Major emerging markets equity benchmarks have already notched double-digit declines just three weeks into January after doing the same last year, and China is a big reason why.
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Significant capital outflows from China are pressuring the yuan and the currency's decline is, in turn, weighing on stocks in the world's second-largest economy.
The Emerging Market Situation
Throughout much of this now multi-year emerging markets slump, investors keep hearing how inexpensive developing world equities are. However, what appear to be compelling valuations have not been enough to lure investors back to this asset class.
In fact, emerging markets exchange-traded funds have bled nearly $4 billion just this month.
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I believe the bearish tone of the Chinese market is largely a reflection of both capital outflows and a significant debt bubble. Its difficult to get a grip on the mountain of Chinese debt and its impact on the economy, but press stories have highlighted the potential economic stress resulting from high debt, said PowerShares in a recent note.
The Wall Street Journal recently covered the surge in new government and corporate bond issuance in China and sinking profits at state-owned companies. An analyst interviewed as part of the story suggested that bad loans in the most distressed sectors of the economy could lead to $151.7 billion in bad loans and cause 1.7 million workers to lose their jobs.
Taking Sanctuary In The Year's Rough Beginnings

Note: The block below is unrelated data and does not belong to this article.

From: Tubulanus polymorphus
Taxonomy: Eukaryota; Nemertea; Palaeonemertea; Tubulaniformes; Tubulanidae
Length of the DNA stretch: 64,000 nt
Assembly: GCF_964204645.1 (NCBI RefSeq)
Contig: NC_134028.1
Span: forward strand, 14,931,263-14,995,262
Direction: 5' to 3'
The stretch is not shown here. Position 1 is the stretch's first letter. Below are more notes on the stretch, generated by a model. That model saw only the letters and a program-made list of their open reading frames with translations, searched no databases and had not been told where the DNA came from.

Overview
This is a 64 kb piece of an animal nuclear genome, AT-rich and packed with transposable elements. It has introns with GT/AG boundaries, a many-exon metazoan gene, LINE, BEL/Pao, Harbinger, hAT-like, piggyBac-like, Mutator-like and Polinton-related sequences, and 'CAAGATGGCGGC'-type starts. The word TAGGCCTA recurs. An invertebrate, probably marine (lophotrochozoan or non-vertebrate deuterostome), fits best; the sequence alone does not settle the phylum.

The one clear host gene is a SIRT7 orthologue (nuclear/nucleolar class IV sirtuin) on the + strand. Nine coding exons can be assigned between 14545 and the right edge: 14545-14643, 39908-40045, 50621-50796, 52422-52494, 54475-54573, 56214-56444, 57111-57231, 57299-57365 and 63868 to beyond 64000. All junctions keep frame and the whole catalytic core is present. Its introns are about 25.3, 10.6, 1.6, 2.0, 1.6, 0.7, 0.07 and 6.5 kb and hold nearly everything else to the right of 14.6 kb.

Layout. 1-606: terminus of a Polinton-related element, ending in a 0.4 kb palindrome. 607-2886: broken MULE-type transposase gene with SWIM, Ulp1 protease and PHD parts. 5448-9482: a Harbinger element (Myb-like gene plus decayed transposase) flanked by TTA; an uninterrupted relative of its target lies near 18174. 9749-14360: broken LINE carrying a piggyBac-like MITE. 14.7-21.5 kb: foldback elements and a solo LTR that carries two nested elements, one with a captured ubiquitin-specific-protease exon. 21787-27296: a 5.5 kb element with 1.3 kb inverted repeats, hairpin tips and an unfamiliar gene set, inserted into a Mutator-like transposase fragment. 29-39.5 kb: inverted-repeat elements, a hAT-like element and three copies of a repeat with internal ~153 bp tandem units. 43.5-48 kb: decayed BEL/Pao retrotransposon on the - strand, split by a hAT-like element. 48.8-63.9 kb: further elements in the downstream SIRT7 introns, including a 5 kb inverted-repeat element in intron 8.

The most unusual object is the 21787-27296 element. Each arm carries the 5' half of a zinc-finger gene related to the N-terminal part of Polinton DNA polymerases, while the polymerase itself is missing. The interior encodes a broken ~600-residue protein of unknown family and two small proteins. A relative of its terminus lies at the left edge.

With stocks off to a rough start in 2016, advisors and investors are wondering, and rightfully so, where to hide. Though not guaranteed to rise in turbulent markets, low volatility ETFs such as the PowerShares S&P 500 Low Volatility Portfolio (PowerShares Exchange-Traded Fund Trust II (SPLV)) can help investors weather rocky markets.
SPLV, one of the largest low volatility ETFs on the market today, has been less bad than the S&P 500 this year.
Investors have added nearly $194 million to SPLV this year, a total exceeded by just one other PowerShares ETF.
Emerging Markets Counterpart To SPLV
SPLV has an emerging markets counterpart, the PowerShares S&P Emerging Markets Low Volatility Portfolio (PowerShares Exchange-Traded Fund Trust II (EELV)). Though its year-to-date performance is nothing to crow about, the PowerShares S&P Emerging Markets Low Volatility Portfolio has been more than 400 basis points less bad than the MSCI Emerging Markets Index.
EELV's underlying index is compiled, maintained and calculated by Standard & Poor's and consists of the 200 least volatile stocks of the S&P Emerging BMI Plus LargeMid Cap Index over the past 12 months, according to PowerShares.
Due to the fact that Chinese equity market volatility spiked in the latter stages of 2015, the country is EELV's smallest country weight at just over 3 percent. Taiwan and Malaysia combine for about 36 percent of EELV's weight.
The fallout from the Chinese yuan crisis has allowed investors to examine the performance of investment factors in a new light. When analyzed against periods of weakness in the Chinese yuan, low volatility and quality emerge the clear winners, added PowerShares.
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